Rehab robotics field promises to return control, mobility to aging population
Hundreds of researchers, clinicians and industry reps gather at ASU to discuss advancements in growing field.
For many seniors and stroke victims, a trip to Disneyland with the little ones is physically out of reach. But Thomas Sugar, an ASU mechanical engineer who specializes in wearable technology, predicts that in the next five years, older people and others with mobility problems will be able to rent robotic exoskeletons that make dream vacations — as well as mundane tasks — a possibility.
“We’re on the cusp of making these technologies available and affordable for the general public,” Sugar said Tuesday. His ASU spin-out company, SpringActive Inc., aims to have a robotic prosthetic ankle in production for the general population within the next year.
Sugar and more than 300 other rehab robotics researchers, clinicians and industry leaders gathered this week at ASU for the fifth annual Rehabilitation Robotics Conference.
There has been increased interest in the rehab robotics — driven by an aging population dealing with the aftermath of debilitating health problems — based on the promise of restored physical movement and control. Most rehab robotic therapies originated to help military veterans, but the next generation will seek to serve the general public.
The field covers a range of assistive therapies and devices, including exoskeletons that support walking and lifting, treadmill-like robots that help stroke survivors use their arms and legs, and prosthetics that allow users to sense space and dimension.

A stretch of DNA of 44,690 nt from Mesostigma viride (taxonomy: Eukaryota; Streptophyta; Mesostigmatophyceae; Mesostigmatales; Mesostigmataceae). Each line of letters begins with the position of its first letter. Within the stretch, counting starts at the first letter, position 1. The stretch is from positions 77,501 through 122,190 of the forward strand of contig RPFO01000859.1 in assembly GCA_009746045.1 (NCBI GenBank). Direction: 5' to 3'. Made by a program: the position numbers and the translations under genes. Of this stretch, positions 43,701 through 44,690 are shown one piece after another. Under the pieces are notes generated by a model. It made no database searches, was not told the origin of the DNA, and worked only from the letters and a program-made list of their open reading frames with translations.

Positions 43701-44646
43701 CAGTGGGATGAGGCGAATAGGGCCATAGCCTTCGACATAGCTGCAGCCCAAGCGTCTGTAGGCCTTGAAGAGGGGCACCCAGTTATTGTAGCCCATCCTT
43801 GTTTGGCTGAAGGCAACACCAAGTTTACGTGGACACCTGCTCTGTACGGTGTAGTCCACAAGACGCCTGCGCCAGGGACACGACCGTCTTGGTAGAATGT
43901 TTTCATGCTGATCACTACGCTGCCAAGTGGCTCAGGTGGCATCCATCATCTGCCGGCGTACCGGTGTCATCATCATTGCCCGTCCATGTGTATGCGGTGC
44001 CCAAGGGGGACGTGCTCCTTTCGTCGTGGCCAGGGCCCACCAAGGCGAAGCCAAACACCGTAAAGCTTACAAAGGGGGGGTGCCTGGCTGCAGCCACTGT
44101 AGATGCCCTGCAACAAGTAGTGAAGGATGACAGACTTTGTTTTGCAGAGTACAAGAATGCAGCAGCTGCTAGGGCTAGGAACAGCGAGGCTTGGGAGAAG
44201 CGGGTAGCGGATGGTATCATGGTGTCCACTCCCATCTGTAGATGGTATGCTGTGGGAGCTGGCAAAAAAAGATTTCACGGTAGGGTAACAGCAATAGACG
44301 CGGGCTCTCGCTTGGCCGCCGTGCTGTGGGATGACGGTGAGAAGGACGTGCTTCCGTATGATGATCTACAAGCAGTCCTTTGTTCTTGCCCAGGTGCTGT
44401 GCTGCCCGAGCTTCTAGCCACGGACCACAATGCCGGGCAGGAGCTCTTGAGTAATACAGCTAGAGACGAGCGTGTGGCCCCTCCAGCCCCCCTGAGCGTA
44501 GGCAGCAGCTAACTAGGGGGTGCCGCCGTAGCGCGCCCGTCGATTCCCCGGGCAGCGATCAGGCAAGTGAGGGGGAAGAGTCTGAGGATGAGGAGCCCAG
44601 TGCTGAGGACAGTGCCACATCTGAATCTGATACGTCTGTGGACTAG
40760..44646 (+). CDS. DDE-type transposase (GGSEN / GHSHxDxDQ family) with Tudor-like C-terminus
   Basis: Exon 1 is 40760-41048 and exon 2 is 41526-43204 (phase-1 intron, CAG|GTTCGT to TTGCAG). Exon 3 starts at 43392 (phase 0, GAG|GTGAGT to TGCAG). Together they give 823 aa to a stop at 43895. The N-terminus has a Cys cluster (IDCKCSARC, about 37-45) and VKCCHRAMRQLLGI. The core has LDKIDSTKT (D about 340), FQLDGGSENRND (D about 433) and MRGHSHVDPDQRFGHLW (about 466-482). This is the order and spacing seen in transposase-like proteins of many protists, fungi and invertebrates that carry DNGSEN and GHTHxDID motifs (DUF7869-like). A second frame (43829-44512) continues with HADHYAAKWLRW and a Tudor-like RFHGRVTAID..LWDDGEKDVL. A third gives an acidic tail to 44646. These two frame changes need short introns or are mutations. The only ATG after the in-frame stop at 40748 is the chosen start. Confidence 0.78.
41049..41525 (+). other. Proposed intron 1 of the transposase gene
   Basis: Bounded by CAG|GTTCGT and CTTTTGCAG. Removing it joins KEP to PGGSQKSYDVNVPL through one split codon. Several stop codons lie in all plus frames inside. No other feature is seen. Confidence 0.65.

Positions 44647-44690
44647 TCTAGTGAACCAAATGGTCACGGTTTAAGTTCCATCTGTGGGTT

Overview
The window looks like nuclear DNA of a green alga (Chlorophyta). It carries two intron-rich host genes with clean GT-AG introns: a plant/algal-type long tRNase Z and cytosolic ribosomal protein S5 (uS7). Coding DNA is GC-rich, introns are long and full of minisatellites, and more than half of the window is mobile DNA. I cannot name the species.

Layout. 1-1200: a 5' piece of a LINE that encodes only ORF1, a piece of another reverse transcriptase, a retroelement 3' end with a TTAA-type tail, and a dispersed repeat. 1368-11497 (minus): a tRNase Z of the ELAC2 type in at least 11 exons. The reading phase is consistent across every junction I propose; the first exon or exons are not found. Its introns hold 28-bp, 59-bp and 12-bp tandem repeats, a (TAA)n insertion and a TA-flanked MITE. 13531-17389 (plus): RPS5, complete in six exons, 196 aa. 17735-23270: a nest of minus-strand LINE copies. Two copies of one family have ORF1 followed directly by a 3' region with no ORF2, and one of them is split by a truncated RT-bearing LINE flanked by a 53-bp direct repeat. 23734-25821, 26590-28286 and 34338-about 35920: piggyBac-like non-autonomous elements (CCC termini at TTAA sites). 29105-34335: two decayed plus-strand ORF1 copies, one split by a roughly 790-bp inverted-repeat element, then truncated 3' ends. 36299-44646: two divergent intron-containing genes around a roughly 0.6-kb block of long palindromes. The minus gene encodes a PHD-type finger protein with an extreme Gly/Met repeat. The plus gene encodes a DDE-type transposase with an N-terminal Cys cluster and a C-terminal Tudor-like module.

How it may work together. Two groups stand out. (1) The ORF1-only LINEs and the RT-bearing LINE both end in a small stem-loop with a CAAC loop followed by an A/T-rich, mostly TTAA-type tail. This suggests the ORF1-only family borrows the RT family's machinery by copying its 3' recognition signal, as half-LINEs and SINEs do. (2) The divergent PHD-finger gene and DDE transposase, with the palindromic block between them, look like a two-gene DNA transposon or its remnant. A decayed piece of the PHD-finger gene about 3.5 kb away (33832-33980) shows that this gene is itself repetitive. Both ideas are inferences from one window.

“The conference provides our junior investigators with an unprecedented opportunity to hear about three decades of research from the people who created the field,” said Marco Santello, a neurophysiologist and director of the School of Biological Health Sciences. “We have collected research on neuroplasticity, locomotion dynamics and a myriad of other body-machine interfaces. The next phase will bring a new generation of rehabilitative technologies.”
Widespread clinical acceptance of rehabilitation robotics is the most significant change we’ll see in the next decade, said Neville Hogan, a mechanical engineering professor at the Massachusetts Institute of Technology, who spoke at the conference.
Tech-savvy therapists recognize the value of assistive robotics and see the standardized data collection they afford as a major benefit, Hogan said.
“It’s far less subjective than the clipboard methods of the past, and enhances our ability to tailor therapy to individual patients,” he said.
Dario Farina, chair of neurorehabilitation engineering at the Imperial College of London’s Department of Bioengineering, also presented at the workshop.
His research has enabled the simultaneous processing of hundreds of motor neurons — the signals the brain sends to muscles — without invasive procedures. The breakthrough has challenged classic views on the neural activity that drives steadiness in the performance of precise tasks and is expected to result in prosthetic devices that give patients unprecedented levels of fine motor control.
“In the near future, it will be possible to fully decode the neural information sent from the spinal cord and build man-machine interfaces for the natural and dexterous control of bionic limbs,” Farina said, explaining that patients will be able to control prosthetic devices with the same, automatic mental commands used to control their natural hands.
Because health problems affect patients differently, fine-tuning rehab therapies is the next focus for Panagiotis Artemiadis, an ASU mechanical engineer whose research includes mechatronics and human-robot interaction.
“In the next five years,” he said, “we’ll be able to adjust robotics to be patient specific.”
Terry Grant, email@example.com
Ira A. Fulton Schools of Engineering